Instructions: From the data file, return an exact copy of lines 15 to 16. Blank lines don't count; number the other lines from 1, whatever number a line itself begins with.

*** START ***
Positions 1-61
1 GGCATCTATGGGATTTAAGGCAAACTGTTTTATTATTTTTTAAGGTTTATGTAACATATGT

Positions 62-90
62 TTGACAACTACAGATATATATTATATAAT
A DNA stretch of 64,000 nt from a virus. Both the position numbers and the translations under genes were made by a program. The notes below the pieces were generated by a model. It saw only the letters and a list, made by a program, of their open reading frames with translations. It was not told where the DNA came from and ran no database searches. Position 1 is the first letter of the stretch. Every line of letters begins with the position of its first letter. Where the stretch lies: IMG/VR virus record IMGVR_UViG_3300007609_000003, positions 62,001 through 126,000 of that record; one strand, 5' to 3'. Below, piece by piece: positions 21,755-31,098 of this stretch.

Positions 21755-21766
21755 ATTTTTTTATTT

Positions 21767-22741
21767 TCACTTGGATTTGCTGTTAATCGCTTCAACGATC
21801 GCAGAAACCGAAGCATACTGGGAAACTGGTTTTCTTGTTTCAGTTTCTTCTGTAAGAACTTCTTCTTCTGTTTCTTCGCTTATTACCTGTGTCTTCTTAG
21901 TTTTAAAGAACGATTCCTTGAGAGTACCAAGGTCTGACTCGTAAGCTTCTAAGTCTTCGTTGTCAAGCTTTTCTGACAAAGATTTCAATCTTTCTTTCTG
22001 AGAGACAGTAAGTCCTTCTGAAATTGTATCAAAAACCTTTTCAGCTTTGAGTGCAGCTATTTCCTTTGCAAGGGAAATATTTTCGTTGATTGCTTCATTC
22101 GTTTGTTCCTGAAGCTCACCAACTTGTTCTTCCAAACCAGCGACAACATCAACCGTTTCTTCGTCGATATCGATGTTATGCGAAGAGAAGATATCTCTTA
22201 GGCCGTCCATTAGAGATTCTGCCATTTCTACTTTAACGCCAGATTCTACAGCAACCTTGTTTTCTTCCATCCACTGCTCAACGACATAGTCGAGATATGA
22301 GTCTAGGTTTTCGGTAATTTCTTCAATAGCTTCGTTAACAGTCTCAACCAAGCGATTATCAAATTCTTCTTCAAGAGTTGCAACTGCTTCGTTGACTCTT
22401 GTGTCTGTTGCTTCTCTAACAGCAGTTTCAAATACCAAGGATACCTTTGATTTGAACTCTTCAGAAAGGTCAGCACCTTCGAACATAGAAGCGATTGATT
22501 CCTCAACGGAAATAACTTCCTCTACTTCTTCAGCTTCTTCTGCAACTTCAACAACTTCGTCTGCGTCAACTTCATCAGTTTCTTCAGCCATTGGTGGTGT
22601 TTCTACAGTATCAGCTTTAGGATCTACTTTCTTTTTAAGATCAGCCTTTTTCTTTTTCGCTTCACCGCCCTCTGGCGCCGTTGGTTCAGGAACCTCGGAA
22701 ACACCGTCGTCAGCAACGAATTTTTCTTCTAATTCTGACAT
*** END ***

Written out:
22301 GTCTAGGTTTTCGGTAATTTCTTCAATAGCTTCGTTAACAGTCTCAACCAAGCGATTATCAAATTCTTCTTCAAGAGTTGCAACTGCTTCGTTGACTCTT
22401 GTGTCTGTTGCTTCTCTAACAGCAGTTTCAAATACCAAGGATACCTTTGATTTGAACTCTTCAGAAAGGTCAGCACCTTCGAACATAGAAGCGATTGATT